Younger Next Year

Younger Next Year is a book I keep coming back to. I forget who first turned me on to it, but I read it in my mid-fifties, and it continues to inspire me.  The bottom line is that at some point, sometime in our forties or fifties, our bodies want to get old and decay. It is time, and they are ready to fade. We can’t stop it, but we can do a great job of slowing it down. Some of the quotes that have impacted me:

  • “So how do we keep ourselves from decaying? By changing the signals we send to our bodies. The keys to overriding the decay code are daily exercise, emotional commitment, reasonable nutrition and a real engagement with living. But it starts with exercise.”
  • “In short, we have adopted a lifestyle which—for people designed as we were designed—is nothing less than a disease. Think about that. Our lifestyle—especially in retirement, especially in this wonderful country—is a disease more deadly than cancer, war or plague.” That lifestyle comes about because, relative to our ancestors, everything is easy now. Food is plentiful, we live comfortable lives, and the threat of true danger rarely appears in our lives. It’s not what our bodies are expecting.
  • “Biologically, there is no such thing as retirement, or even aging. There is only growth or decay, and your body looks to you to choose between them.”
  • “You can control the cycle [of stress, inflammation, and repair]. Commuting, loneliness, apathy, too much alcohol and TV all trigger the inflammatory part of the cycle. But daily exercise, joy, play, engagement, challenge and closeness all trigger the crucial repair.”
  • “Do serious strength training, with weights, two days a week for the rest of your life.”
  • “Aerobic exercise does more to stop actual death, but strength training can make your life worthwhile.”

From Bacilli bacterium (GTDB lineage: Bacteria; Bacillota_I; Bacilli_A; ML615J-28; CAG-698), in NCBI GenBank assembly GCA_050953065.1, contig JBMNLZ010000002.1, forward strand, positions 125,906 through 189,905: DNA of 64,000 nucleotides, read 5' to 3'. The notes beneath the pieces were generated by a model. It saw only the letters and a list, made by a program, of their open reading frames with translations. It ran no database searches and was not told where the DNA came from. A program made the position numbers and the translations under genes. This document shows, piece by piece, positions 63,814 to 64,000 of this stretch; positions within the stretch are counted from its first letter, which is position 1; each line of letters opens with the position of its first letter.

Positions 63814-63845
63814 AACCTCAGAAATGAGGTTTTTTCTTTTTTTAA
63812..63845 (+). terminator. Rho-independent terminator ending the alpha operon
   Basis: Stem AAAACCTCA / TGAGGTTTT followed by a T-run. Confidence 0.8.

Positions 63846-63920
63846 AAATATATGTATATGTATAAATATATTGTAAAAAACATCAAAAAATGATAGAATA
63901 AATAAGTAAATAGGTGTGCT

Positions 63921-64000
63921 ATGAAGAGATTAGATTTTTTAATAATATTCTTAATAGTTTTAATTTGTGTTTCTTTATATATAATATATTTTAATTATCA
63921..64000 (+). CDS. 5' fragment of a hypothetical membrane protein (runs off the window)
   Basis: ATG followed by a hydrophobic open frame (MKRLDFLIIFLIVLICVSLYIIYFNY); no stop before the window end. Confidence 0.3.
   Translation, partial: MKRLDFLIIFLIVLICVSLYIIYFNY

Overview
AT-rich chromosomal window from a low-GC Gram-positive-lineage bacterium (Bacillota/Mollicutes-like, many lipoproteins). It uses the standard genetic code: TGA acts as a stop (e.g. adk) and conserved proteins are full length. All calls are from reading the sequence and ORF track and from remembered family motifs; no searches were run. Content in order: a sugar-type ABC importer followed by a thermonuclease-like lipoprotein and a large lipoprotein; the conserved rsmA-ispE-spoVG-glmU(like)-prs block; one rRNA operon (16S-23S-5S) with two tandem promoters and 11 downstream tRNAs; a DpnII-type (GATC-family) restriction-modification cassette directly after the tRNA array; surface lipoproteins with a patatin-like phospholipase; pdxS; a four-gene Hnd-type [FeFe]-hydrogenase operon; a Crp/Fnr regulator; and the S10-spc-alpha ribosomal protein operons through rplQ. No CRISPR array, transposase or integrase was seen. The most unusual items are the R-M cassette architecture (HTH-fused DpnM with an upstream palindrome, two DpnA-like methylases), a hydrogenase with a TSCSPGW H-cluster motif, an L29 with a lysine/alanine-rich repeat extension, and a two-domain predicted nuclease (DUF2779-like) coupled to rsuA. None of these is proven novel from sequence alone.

• “Do serious aerobic exercise four days a week for the rest of your life.”

Obviously, this stuff is really hard. It’s way easier to decay and grow truly old. I am choosing to fight. I hope this effort will help counteract whatever life throws at me, and I’m not going down easy.

 

The Power of Now, by Eckhart Tolle

I’m not sure why I haven’t added this book until now. I’ve been reading it and re-reading it for years, and it has helped me through many a stressful time. I love the references to all of the world’s major religions. The main premise is rather Buddhist in nature, seeking the end of suffering through quieting the mind, but Tolle employs wisdom from many religions in explaining the path. I feel that I can go to this book and open it up to any page to find wisdom and guidance. Some of the passages I have highlighted over the years include:

  • Enlightenment is not only the end of suffering and of continuous conflict within and without, but also the end of the dreadful enslavement to incessant thinking. What an incredible liberation this is!
  • Realize deeply that the present moment is all you ever have. Make the Now the primary focus of your life.
  • When listening to another person, don’t just listen with your mind, listen with your whole body. Feel the energy field of your inner body as you listen. That takes attention away from thinking and creates a still space that enables you to truly listen without the mind interfering. You are giving the other person space — space to be. It is the most precious gift you can give.

Another book in my bibliography on meditation is 10% Happier, which is a much lighter version, kind of a sports center version, of the power of meditation.  I recommend it as well, but The Power of Now is the true source for me. And true enlightenment is like Calculus – we can approach it the answer, but even the best at it don’t quite get there. I have a long way to go, and I am grateful for this book.